· Wizard-based physical to virtual (P2V) migrations: SCVMM can scan an existing physical server’s requirements and hardware configuration and determine the most suitable virtualization host. It can then capture the content of the physical server’s disks and create a VM that matches the physical server. At the time of the capture, the physical server’s disks can be online if you use a Volume Shadow Copy Service-enabled OS. The disks can also be offline if VSS isn’t supported. In this case, the P2V process installs a Windows Preinstallation Environment (PE) onto the server, modifies the server’s boot information, and boots into the PE to copy the physical disk content to a VHD file.
· Wizard-based virtual to virtual (V2V) migrations: Virtual Server 2005 R2 and VMware ESX VMs can be migrated to Hyper-V.
· A library: The library makes it easy to access template Virtual Hard Disks and configurations, hardware profiles that contain the hardware settings for a VM, OS profiles that allow you to configure the OS of a VM, and ISO images. This blog entry describes what the library can do and how it works.
· Host groups: Host groups let you group hosts with similar hosts, which makes managing them easier. Each host can only be a member of one host group, but you can organize host groups in hierarchies.
· Intelligent Placement: With Intelligent Placement, SCVMM uses an algorithm to rate possible host targets for how well they can host a virtual machine. The most suitable host gets the highest rating. The wizard bases its rating on the hosts’ processors, memory, disk space, disk I/O per second, and networking requirements. You can configure Intelligent Placement to maximize resource usage on each host. With this configuration, all VMs are placed on one host until it’s full, then SCVMM moves on to the next host. You can also configure intelligent placement to load balance, which means it spreads VMs across all possible hosts, giving you even utilization.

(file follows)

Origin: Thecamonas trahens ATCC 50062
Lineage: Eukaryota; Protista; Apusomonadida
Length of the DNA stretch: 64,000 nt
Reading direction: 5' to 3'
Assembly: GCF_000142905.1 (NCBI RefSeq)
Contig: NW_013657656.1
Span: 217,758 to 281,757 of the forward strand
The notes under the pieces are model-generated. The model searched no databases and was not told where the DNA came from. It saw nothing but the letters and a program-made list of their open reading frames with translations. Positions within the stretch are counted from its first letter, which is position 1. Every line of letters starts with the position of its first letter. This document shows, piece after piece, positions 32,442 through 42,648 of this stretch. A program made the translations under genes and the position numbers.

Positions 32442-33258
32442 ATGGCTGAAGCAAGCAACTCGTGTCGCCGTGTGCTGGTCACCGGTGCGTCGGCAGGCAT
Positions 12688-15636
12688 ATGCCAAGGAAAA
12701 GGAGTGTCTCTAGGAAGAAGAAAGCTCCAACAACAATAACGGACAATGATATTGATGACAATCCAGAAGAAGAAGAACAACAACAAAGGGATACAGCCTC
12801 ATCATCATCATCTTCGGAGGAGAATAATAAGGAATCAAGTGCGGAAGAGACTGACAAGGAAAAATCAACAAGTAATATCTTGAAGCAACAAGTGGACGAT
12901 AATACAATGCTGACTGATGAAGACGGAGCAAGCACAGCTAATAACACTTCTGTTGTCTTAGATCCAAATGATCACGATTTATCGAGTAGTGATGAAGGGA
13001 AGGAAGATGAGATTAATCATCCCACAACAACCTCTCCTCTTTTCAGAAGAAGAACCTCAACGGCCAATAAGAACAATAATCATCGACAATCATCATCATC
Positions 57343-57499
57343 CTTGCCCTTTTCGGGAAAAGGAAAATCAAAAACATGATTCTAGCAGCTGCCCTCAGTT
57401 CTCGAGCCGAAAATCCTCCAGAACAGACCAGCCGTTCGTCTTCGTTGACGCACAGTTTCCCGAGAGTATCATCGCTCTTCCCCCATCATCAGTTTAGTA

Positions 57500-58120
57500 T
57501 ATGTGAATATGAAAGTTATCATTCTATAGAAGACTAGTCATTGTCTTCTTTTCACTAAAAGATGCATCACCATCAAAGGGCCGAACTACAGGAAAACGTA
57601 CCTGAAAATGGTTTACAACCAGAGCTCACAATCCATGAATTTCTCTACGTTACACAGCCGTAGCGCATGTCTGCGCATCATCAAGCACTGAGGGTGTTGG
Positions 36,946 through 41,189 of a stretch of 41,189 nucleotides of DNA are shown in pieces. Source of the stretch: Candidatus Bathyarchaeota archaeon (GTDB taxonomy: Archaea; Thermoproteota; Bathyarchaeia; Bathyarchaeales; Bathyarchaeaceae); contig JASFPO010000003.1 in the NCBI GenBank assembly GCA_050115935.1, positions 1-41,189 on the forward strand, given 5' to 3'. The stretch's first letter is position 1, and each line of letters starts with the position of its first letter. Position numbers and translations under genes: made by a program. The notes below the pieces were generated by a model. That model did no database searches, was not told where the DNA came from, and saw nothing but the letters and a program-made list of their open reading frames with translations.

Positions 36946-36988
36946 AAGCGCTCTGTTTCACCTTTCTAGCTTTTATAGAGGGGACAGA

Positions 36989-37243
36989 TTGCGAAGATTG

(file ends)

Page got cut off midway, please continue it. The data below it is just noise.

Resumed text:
· Self service portal: Users can provision VMs (within self-service policy settings) without administrator actions.
·PowerShell cmdlets: You can manage SCVMM via PowerShell
·High availability integration: SCVMM has full clustering knowledge and management capabilities.
SCVMM 2008 uses jobs. A job is a series of steps that performs a certain action. For example, when you perform a P2V migration, a job is created that installs an agent on the physical server to gather information, captures disk content, creates a new VM, and so on. This type of job is shown in the following screen:
SCVMM 2008 consists of the following components:
· VMM Server is the main component of SCVMM. It communicates with the other components and the SQL Server database that holds information about SCVMM, such as VMs and hosts.
· VMM Administrator Console is the main interface used to interact with the VMM Server. It allows you to perform administrator actions. You can install Administrator Console on the VMM Server and other machines, such as an administrator’s workstation.
· The VMM library server stores the information in the library. You can install the library server on the VMM Server, additional servers, or both.
· VMM Self-Service Portal is the web-based component of SCVMM. It lets users provision new VMs.
· The VMM agent is installed on all hosts that SCVMM manages, including VMM library servers. The agent is installed automatically to hosts in a trusted domain of the VMM Server. You need to manually install the VMM agent and transfer over a security file for hosts in non-trusted domains or no domain.
· Performance and Resource Optimization (PRO) is an optional component. It’s available if you’ve deployed System Center Operations Manager 2007 SP1 with the SCVMM 2008 and PRO management packs. With PRO, you get more detailed analysis on the virtualization infrastructure, guidance on performance tuning, alerts on performance issues, information about the best target servers to host VMs, and suggestions for when hardware may need to be replaced